In Virginia,  researchers at the University of Virginia have commenced three projects to improve yields from algae-to-fuel production. The first project will test for optimal levels of solid waste and carbon dioxide fed to the algae, with a target of improving yields by 40 percent. A second project will compare the economic and environmental benefits of algae biodiesel to soy. A third project will optimize oil extraction by testing different algae processing techniques, including grinding up of solid waste before feeding it to algae. The projects are funded by a U.Va. Collaborative Sustainable Energy Seed Grant.

They are studying how to use the by-products of industrial processes, CO2 especially - as would be generated from CoalTL - to make algal-based liquid fuel. Again, if the appropriate CTL process is selected, biomass can be added to the feed. You could have a circuit wherein by-products are processed to generate co-raw materials.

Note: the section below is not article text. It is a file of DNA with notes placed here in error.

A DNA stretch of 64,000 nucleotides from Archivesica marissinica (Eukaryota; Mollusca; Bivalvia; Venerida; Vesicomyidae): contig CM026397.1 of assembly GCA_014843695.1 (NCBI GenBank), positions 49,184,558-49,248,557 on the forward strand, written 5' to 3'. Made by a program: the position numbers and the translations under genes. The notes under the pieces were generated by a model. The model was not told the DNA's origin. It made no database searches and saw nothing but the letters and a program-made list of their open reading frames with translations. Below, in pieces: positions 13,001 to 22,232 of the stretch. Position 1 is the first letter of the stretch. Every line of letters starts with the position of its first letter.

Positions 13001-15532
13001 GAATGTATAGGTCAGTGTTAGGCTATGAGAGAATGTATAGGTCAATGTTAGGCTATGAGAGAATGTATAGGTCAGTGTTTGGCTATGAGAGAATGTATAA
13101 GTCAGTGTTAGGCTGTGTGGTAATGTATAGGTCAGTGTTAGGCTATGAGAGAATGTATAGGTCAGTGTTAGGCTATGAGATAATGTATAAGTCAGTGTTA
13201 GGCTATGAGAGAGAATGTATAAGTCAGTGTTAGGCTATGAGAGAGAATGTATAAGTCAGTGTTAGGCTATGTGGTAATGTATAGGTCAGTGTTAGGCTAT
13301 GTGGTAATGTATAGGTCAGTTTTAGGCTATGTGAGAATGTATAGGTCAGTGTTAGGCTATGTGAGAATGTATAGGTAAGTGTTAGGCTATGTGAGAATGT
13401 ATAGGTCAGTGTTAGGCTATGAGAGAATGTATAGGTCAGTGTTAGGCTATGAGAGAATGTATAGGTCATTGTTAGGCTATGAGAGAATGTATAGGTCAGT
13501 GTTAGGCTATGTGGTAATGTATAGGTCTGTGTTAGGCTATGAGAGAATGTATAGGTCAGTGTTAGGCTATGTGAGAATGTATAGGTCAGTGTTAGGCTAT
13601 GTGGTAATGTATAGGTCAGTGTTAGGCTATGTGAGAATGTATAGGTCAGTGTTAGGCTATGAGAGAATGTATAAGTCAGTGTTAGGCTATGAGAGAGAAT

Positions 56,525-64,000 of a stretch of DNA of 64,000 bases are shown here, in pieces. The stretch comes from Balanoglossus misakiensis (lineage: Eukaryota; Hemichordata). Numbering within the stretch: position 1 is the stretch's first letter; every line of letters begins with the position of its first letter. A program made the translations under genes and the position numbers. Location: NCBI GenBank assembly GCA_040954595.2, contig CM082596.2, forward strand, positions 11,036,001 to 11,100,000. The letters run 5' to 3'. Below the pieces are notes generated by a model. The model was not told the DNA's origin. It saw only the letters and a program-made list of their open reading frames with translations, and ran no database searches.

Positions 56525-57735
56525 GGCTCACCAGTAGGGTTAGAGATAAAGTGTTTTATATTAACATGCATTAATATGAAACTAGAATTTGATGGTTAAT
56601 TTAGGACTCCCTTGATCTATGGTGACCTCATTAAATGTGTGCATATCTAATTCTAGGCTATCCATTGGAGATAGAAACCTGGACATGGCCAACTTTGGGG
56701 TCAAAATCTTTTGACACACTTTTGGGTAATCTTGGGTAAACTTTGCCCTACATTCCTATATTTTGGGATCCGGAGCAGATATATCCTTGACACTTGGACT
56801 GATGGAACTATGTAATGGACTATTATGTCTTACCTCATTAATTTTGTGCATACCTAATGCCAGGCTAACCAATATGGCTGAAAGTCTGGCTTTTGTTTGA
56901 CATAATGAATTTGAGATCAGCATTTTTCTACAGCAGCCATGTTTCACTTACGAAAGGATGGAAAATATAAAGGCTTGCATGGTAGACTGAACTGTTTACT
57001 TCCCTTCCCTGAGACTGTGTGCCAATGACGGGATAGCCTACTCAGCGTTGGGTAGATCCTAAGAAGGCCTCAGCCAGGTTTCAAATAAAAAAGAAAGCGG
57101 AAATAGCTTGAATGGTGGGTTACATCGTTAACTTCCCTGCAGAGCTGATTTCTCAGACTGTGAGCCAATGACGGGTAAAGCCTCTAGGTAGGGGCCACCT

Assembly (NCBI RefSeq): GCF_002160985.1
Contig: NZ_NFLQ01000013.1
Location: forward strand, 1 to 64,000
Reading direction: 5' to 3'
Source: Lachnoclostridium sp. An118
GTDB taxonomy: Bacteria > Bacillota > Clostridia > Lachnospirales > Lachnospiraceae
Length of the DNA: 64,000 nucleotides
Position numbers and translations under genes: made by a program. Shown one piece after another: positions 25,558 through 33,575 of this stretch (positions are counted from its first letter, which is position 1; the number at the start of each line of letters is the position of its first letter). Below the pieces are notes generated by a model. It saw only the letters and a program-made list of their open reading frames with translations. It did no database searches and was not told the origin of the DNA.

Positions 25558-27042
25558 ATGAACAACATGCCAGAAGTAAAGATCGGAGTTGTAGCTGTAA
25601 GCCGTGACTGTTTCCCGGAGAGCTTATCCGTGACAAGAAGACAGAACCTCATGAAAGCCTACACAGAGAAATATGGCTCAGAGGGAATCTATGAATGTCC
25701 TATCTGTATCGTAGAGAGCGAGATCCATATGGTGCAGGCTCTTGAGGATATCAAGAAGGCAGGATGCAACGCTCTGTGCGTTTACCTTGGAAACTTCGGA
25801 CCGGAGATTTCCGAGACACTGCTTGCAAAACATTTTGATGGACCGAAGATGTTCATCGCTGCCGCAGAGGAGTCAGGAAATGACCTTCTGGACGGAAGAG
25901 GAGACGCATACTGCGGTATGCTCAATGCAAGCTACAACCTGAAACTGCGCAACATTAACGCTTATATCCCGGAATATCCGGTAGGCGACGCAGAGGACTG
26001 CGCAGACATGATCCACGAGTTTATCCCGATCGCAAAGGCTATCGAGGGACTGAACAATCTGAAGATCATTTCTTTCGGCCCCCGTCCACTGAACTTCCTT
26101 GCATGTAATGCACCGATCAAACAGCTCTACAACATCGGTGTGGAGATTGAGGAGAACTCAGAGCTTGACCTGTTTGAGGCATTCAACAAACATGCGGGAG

An excerpt:
"Linc Energy has formed a Joint Venture (JV) with BioCleanCoal to develop a bioreactor which will convert CO2 into oxygen and solid biomass through a photosynthesis process. The aim is to permanently and safely remove CO2 from Linc Energy’s coal-to-liquids processes thereby preventing it from entering the atmosphere."
We earlier informed you of Australia's coal-to-liquids efforts/enterprises, both contemporary and, like Germany, during WWII. We identified Linc Energy as a key player there.
We have expounded at some small extent on the potential for using bio reactors, housing algal cultures, to clean up the emissions from both coal-to-liquid conversion and coal-fired power generation plants, and to provide additional, biomass, feedstock for inclusion in coal feeds going into CTL plants operating with appropriate technology.